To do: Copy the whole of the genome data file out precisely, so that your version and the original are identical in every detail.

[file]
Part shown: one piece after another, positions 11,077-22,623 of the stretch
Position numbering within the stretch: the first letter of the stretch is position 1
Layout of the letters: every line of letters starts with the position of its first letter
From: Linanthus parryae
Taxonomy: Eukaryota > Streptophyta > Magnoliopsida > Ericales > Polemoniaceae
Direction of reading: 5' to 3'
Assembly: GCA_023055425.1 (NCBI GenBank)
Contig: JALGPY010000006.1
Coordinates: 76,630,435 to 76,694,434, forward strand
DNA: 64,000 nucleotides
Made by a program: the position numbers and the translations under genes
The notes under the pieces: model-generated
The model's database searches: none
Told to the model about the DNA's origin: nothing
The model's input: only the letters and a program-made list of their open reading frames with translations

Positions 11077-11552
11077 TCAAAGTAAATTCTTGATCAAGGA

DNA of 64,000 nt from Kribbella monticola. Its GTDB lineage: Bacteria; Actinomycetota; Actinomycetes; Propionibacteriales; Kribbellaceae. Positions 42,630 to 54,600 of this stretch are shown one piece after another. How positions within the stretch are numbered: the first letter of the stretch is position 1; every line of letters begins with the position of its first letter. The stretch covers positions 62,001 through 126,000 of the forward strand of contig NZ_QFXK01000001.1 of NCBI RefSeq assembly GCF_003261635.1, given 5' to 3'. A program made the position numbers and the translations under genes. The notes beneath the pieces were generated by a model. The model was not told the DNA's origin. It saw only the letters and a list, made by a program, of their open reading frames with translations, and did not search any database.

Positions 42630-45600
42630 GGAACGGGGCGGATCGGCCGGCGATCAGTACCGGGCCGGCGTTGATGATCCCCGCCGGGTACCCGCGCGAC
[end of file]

Part shown: one piece after another, positions 11,077-22,623 of the stretch
Position numbering within the stretch: the first letter of the stretch is position 1
Layout of the letters: every line of letters starts with the position of its first letter
From: Linanthus parryae
Taxonomy: Eukaryota > Streptophyta > Magnoliopsida > Ericales > Polemoniaceae
Direction of reading: 5' to 3'
Assembly: GCA_023055425.1 (NCBI GenBank)
Contig: JALGPY010000006.1
Coordinates: 76,630,435 to 76,694,434, forward strand
DNA: 64,000 nucleotides
Made by a program: the position numbers and the translations under genes
The notes under the pieces: model-generated
The model's database searches: none
Told to the model about the DNA's origin: nothing
The model's input: only the letters and a program-made list of their open reading frames with translations

Positions 11077-11552
11077 TCAAAGTAAATTCTTGATCAAGGA

DNA of 64,000 nt from Kribbella monticola. Its GTDB lineage: Bacteria; Actinomycetota; Actinomycetes; Propionibacteriales; Kribbellaceae. Positions 42,630 to 54,600 of this stretch are shown one piece after another. How positions within the stretch are numbered: the first letter of the stretch is position 1; every line of letters begins with the position of its first letter. The stretch covers positions 62,001 through 126,000 of the forward strand of contig NZ_QFXK01000001.1 of NCBI RefSeq assembly GCF_003261635.1, given 5' to 3'. A program made the position numbers and the translations under genes. The notes beneath the pieces were generated by a model. The model was not told the DNA's origin. It saw only the letters and a list, made by a program, of their open reading frames with translations, and did not search any database.

Positions 42630-45600
42630 GGAACGGGGCGGATCGGCCGGCGATCAGTACCGGGCCGGCGTTGATGATCCCCGCCGGGTACCCGCGCGAC